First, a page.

Register and/or donate online at

​ Six-Week ukulele workshop                                                                      

Children, ages 7-12, are invited to join a free six-week ukulele workshop run by Anne Ku. Zoom sessions will be held from 2 to 3 p.m. on Mondays from June 14 through July 26 (except July 5). Ukuleles and tuners can be picked up at the Central branch of the Boston Public Library.

Visit for more information and registration.

Fact or fiction? Tips and tricks for evaluating digital information

Have you ever come across an unfamiliar website and wondered if it was credible? Or seen information on social media and were unsure if it was true or not?

Lateral Reading is a method used by professional fact checkers to verify information. Lateral Reading skills can help people evaluate posts on social media, news and blog articles, and even websites.

Learn about this method, and then put this knowledge and new skills to the test with practice examples during an interactive workshop from 4:30 to 5:45 p.m. on Monday, June 14.

Visit for more information and registration.

The Education Trap: Schools and the remaking of inequality

For generations, Americans have looked to education as the solution to economic disadvantage. Yet, although more people are earning degrees, the gap between rich and poor is widening.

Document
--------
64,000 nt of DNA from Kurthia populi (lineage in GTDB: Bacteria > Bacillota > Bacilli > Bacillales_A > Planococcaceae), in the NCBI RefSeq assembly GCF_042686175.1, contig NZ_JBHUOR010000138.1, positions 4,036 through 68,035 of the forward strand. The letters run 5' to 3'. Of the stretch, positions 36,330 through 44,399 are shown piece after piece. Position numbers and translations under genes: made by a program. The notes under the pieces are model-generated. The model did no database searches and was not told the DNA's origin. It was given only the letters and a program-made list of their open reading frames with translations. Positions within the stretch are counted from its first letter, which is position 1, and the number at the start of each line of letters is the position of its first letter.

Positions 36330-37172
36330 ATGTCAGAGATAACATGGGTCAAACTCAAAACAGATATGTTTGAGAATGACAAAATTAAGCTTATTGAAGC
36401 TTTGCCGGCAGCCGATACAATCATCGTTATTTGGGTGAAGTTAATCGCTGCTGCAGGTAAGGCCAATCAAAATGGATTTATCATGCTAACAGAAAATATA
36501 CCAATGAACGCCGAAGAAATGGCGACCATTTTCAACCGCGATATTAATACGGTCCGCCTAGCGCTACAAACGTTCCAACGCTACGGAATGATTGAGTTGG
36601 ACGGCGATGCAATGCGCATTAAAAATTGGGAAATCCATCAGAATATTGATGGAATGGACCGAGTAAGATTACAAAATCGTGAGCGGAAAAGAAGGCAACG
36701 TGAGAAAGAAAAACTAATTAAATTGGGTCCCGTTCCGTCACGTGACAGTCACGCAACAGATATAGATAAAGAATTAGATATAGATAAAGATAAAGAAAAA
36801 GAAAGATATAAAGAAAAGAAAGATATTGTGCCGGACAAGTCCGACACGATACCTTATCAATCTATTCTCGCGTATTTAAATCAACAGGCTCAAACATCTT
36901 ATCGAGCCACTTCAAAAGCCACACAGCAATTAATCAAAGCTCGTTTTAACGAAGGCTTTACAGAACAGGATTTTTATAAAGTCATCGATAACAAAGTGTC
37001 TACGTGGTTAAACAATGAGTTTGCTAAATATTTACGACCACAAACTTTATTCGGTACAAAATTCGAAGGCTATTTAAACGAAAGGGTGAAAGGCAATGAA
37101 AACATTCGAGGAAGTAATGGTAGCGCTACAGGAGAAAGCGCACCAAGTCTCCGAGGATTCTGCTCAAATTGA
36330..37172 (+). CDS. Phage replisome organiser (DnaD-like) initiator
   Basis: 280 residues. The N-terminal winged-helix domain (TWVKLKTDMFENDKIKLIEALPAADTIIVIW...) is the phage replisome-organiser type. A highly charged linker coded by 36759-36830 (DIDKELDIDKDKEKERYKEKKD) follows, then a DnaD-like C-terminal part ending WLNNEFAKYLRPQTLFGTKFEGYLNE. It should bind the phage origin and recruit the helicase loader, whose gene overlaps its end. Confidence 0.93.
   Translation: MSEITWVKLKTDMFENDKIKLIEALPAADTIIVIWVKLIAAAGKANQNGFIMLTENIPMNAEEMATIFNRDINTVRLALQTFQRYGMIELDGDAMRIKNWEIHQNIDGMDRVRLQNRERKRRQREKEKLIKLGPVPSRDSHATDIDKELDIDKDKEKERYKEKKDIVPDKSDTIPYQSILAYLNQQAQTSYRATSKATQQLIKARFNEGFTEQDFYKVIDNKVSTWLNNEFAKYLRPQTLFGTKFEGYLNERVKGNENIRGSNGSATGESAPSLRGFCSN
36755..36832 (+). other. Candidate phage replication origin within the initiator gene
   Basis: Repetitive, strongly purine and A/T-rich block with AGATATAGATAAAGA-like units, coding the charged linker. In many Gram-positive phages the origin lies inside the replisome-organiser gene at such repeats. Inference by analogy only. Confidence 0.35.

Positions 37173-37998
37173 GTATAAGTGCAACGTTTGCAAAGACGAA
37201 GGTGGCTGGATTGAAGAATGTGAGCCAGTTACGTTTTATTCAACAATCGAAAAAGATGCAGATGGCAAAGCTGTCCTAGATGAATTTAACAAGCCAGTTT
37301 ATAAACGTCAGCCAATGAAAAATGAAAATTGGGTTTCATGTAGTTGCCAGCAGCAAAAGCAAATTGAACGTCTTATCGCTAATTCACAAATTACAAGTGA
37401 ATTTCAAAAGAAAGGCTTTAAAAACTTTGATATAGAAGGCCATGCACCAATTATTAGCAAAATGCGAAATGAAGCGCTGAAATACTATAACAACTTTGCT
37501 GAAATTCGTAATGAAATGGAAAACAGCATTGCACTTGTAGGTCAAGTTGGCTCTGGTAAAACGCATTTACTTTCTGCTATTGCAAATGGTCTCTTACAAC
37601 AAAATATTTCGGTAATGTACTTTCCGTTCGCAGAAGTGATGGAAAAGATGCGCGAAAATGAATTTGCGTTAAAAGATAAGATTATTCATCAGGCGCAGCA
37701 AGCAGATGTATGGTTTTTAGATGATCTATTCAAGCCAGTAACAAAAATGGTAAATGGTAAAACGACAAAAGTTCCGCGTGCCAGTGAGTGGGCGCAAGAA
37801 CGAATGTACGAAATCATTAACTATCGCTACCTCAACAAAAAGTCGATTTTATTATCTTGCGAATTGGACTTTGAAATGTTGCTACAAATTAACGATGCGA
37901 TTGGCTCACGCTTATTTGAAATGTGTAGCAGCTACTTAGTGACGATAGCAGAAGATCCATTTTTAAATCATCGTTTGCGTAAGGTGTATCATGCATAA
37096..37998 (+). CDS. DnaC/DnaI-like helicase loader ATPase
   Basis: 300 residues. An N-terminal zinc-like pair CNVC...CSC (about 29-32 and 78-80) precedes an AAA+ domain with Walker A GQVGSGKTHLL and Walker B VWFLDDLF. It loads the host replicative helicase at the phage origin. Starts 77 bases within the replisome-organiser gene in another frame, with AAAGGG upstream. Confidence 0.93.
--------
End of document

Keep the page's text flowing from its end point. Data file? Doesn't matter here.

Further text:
The Education Trap delves into the history of this seeming contradiction, using the city of Boston as a test case. Even as Boston spent heavily on public schools the first decades of the 20th century, the shift to more educated labor had negative consequences - both intended and unintended - for many workers.

Employers supported training in schools in order to undermine the influence of craft unions, shifting workplace power toward management. Advanced educational credentials became a means of controlling access to high-paying professional and business jobs, concentrating power and wealth. Formal education thus became a central force in maintaining inequality.

Visit to register for this online conversation with Christina Groeger, Lake Forest College and Michael Glass, Boston College from 5:30 to 6:30 p.m. on Monday, June 14.

‘Four Presidents and the Creation of the American Nation’

From a small expanse of land on the North American continent came four of the nation's first five presidents - a geographic dynasty whose members led a revolution, created a nation and ultimately changed the world.